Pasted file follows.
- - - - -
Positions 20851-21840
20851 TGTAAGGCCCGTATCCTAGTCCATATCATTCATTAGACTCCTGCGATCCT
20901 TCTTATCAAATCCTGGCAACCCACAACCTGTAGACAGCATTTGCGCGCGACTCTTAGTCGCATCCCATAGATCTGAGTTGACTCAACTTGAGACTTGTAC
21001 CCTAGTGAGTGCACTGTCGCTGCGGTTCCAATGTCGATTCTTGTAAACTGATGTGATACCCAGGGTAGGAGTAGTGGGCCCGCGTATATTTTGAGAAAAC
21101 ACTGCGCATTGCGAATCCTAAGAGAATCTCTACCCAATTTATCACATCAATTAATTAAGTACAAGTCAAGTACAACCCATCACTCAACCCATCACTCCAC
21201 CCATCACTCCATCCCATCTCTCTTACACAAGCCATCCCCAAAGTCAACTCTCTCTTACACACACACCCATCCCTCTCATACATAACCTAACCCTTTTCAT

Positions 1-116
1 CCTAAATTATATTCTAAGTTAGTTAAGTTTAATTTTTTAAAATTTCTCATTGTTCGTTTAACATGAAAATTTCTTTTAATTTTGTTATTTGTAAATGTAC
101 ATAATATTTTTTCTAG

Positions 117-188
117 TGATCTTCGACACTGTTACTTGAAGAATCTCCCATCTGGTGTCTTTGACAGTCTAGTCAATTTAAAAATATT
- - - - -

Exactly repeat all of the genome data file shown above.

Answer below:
Positions 20851-21840
20851 TGTAAGGCCCGTATCCTAGTCCATATCATTCATTAGACTCCTGCGATCCT
20901 TCTTATCAAATCCTGGCAACCCACAACCTGTAGACAGCATTTGCGCGCGACTCTTAGTCGCATCCCATAGATCTGAGTTGACTCAACTTGAGACTTGTAC
21001 CCTAGTGAGTGCACTGTCGCTGCGGTTCCAATGTCGATTCTTGTAAACTGATGTGATACCCAGGGTAGGAGTAGTGGGCCCGCGTATATTTTGAGAAAAC
21101 ACTGCGCATTGCGAATCCTAAGAGAATCTCTACCCAATTTATCACATCAATTAATTAAGTACAAGTCAAGTACAACCCATCACTCAACCCATCACTCCAC
21201 CCATCACTCCATCCCATCTCTCTTACACAAGCCATCCCCAAAGTCAACTCTCTCTTACACACACACCCATCCCTCTCATACATAACCTAACCCTTTTCAT

Positions 1-116
1 CCTAAATTATATTCTAAGTTAGTTAAGTTTAATTTTTTAAAATTTCTCATTGTTCGTTTAACATGAAAATTTCTTTTAATTTTGTTATTTGTAAATGTAC
101 ATAATATTTTTTCTAG

Positions 117-188
117 TGATCTTCGACACTGTTACTTGAAGAATCTCCCATCTGGTGTCTTTGACAGTCTAGTCAATTTAAAAATATT